By Shane M. Dallmann
The latest from Rob Zombie has finally hit theatre screens, and while Anchor Bay apparently gave this a bigger push than usual (by their independent standards), my wife and I still had the theatre all to ourselves after driving a greater distance than usual just to see it. Maybe, just MAYBE, this wasn’t something to open against OBLIVION? Or even PAIN AND GAIN?
Still, it was nice to see that Zombie didn’t attempt to resurrect the Firefly family (let alone Michael Myers) yet again… THE DEVIL’S REJECTS was a definitive ENDING, and that was also the idea for his first HALLOWEEN, but we saw how well that worked out. Anyhow. The setting is modern-day Salem, Massachusetts, and Zombie’s wife/regular Sheri Moon Zombie toplines as Heidi, part of a highly-rated morning radio team along with Jeff Daniel Phillips (the Geico Caveman, aka “Uncle Seymour Coffins” in Zombie’s H2) and a toupeed Ken Foree. Heidi’s already having a strange day, as her landlady (great to see Judy Geeson again) denies the existence of a new tenant in Room #5 of her apartment building… a tenant that Heidi clearly saw for herself… or did she?
You get the idea. Heidi then receives a mysterious package at the radio station (under her real name) consisting of a vinyl record from a new group known only as “The Lords” (“They must be local, so let’s call them The Lords of Salem,” suggests Foree). But when Heidi chooses to play the mystery track on the air, a chain reaction of disturbing images and events is set off–naturally, they’re tied to the prologue and flashback sequences involving an evil cult of Satanic witches (led by a completely unrecognizable Meg Foster, I was to discover). Unsurprisingly, Heidi’s bloodline and destiny are directly linked to a witch-burning in Salem’s distant past…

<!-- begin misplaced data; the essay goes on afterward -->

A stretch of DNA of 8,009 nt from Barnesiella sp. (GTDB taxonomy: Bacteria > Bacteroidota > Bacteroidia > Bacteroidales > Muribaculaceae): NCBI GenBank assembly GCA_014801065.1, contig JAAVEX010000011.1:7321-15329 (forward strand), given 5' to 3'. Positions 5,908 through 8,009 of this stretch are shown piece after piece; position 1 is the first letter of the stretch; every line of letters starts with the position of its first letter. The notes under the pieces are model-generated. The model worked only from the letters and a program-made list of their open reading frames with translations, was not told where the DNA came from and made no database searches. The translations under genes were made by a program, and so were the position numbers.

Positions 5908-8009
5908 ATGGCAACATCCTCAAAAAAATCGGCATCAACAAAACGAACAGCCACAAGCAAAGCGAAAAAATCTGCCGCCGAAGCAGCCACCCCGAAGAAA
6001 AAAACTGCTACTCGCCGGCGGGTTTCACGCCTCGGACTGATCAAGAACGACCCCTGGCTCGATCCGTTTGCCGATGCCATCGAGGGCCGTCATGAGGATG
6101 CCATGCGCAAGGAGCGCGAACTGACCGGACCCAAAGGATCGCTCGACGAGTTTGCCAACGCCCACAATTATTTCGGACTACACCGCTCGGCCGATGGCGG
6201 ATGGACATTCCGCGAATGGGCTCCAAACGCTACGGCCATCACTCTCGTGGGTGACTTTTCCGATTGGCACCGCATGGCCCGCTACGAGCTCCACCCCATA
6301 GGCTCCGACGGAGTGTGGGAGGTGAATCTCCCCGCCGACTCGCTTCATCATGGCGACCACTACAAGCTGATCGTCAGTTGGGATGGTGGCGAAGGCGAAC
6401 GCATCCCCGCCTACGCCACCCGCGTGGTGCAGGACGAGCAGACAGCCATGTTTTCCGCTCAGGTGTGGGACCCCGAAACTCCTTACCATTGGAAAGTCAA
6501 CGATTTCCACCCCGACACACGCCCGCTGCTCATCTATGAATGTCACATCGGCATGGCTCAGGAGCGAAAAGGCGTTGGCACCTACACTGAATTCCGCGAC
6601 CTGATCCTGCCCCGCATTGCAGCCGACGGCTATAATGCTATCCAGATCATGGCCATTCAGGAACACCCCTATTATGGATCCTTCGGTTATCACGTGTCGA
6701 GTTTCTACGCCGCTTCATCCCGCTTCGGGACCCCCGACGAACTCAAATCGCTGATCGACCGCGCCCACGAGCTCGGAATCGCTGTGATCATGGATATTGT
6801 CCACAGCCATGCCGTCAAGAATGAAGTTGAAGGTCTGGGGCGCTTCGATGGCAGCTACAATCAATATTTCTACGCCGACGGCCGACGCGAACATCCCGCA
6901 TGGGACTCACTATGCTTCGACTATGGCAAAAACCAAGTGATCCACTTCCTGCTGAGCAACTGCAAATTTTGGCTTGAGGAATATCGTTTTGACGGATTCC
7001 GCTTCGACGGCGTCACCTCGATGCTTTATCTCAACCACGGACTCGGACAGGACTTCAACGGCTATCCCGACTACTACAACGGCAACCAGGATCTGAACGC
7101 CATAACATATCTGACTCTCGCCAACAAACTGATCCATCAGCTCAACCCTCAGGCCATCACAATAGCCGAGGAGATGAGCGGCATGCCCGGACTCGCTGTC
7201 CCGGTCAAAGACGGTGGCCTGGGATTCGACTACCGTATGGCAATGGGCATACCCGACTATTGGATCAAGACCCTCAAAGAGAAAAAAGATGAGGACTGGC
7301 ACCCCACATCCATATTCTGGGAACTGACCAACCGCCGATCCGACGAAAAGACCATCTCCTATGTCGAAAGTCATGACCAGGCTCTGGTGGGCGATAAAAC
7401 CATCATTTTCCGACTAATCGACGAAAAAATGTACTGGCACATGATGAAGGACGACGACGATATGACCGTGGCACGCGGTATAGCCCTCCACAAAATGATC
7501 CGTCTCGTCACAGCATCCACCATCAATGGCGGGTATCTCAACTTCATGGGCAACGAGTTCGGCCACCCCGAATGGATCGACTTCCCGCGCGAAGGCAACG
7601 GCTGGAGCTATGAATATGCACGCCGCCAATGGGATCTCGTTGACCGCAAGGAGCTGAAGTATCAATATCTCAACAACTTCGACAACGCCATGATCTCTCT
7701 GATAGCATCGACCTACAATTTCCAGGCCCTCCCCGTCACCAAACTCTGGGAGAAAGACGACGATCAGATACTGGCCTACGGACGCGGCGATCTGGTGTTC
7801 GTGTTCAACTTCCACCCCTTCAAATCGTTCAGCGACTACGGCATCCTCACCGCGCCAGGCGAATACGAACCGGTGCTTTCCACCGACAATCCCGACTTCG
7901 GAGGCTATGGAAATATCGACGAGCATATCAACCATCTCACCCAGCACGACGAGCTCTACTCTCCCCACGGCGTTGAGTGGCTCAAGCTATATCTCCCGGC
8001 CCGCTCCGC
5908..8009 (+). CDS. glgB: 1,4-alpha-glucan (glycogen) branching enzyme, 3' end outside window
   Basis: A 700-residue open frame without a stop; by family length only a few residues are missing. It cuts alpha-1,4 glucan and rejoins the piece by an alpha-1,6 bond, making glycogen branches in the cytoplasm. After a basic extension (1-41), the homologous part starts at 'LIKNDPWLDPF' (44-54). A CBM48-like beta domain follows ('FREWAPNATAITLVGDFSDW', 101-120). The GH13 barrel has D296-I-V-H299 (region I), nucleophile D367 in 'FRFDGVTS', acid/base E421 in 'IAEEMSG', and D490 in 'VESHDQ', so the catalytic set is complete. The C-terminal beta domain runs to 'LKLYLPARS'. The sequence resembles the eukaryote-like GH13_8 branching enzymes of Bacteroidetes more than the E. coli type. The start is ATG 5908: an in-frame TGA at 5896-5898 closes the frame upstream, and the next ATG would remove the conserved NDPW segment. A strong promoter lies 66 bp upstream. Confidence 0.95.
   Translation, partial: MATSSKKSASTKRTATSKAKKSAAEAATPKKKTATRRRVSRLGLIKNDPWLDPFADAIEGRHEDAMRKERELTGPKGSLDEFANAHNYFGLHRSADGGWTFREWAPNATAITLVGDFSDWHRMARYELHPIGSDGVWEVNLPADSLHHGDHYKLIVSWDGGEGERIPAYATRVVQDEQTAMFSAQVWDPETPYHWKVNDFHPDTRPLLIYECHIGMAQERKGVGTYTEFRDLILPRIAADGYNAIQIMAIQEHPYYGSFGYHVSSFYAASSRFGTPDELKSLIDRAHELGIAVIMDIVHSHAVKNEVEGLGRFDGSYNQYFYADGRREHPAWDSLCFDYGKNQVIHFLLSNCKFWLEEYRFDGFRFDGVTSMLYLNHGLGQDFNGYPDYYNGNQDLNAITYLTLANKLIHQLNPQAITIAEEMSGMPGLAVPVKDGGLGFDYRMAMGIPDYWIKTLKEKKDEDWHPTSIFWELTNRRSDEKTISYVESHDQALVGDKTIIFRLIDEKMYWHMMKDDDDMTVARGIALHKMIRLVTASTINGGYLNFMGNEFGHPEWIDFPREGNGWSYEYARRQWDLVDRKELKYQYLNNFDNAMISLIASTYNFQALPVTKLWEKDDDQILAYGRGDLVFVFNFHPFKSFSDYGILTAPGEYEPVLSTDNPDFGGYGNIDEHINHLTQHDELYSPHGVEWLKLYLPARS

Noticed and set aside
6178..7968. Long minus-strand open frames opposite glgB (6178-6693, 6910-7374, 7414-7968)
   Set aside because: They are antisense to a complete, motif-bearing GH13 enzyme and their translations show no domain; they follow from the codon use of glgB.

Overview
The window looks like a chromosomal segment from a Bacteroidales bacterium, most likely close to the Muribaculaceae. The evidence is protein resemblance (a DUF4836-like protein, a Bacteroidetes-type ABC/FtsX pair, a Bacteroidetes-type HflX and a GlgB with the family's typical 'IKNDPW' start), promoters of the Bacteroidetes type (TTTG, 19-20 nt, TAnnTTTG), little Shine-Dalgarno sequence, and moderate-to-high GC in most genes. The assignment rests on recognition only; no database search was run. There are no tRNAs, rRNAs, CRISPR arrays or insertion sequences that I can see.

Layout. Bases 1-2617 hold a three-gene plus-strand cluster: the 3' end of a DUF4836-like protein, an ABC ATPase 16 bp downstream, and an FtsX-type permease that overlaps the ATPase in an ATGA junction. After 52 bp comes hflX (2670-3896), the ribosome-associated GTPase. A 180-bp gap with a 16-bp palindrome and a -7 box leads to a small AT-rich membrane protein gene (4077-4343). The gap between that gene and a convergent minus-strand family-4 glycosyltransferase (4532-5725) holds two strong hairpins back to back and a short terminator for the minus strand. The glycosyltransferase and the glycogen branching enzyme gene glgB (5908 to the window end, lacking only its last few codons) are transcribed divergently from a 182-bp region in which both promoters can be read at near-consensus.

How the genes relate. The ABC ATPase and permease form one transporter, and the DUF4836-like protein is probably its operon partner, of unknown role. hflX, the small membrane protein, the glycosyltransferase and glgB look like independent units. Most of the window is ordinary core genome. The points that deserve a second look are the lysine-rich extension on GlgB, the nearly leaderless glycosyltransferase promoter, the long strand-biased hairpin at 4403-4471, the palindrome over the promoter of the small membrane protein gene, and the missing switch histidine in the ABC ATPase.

Bruce Davison co-stars as the author/historian who just happens to be interviewed on the radio show on the morning the fateful track is played, and he, too, is compelled to trace the source of the music. Meanwhile, his wife is played by Maria Conchita Alonso, who is seen in the bathtub at one point, presumably in honor of her role in FORT APACHE, THE BRONX, where Zombie undoubtedly saw her first. They’re fun to watch. In fact, most of the cast is. Sheri Moon Zombie is quite appealing and sympathetic in her first legitimate lead role (her character has a troubled past, of course, but she’s neither a psycho or a traumatized, guilt-wracked mother)… but, of course, this BEING a Rob Zombie film, we are again given several lingering looks at her posterior (I’ve heard all the “Moon” jokes, so don’t even bother). Phillips and Foree join her for plenty of entertaining and empathetic banter, and Geeson is joined by Patricia Quinn and Dee Wallace for a perfect “you just KNOW these nice old biddies are up to no good” trio.
If that reminds you of ROSEMARY’S BABY, it’s no accident; nor is it a coincidence when Foster invokes the “bathtub hag” from THE SHINING in one of several hallucinations openly derived from the Kubrick film (good timing… I’m going to see ROOM 237 next). The horror setpieces and photography are both skillfully accomplished, but they eventually start to wear on the viewer with too many “whoops, just a dream!” moments and obvious attempts to stir up controversy with plenty of blasphemous images (one scene set in a church is just BEGGING to be complained about–that said, it’s far more effective than anything in THE LAST EXORCISM PART II).
Zombie’s penchant for cameos and fondness for vintage film materials are both generously indulged… the television screens and apartment decorations give you everything from A TRIP TO THE MOON to Commando Cody, and amongst the cameos (silent and otherwise) you’ll find Sid Haig, Michael Berryman, Barbara Crampton, Brandon Cruz and Camille Keaton. In other words, if you’ve ever liked a Rob Zombie film (and I have), there will be something for you to enjoy here.
Unfortunately, the mechanics of bringing this story to a conclusion are particularly clumsy, and while I wish I could say that the intense imagery assault of the last 10-15 minutes succeeded as a non-narrative “trip,” I was all too aware of the fact that Zombie was essentially trying to resurrect Ken Russell, and I remembered how much more I enjoyed THE LAIR OF THE WHITE WORM. Nor did I lose track of the fact that Zombie had unceremoniously disposed of some likable characters; and by “disposed,” I don’t mean that they were assigned a dramatic exit of any kind–all they got was an abrupt “Sorry, you aren’t in the movie anymore” moment.
In the end, all I can give to THE LORDS OF SALEM is a sincere “nice try.” Hopefully Zombie’s next film will find a way to satisfy.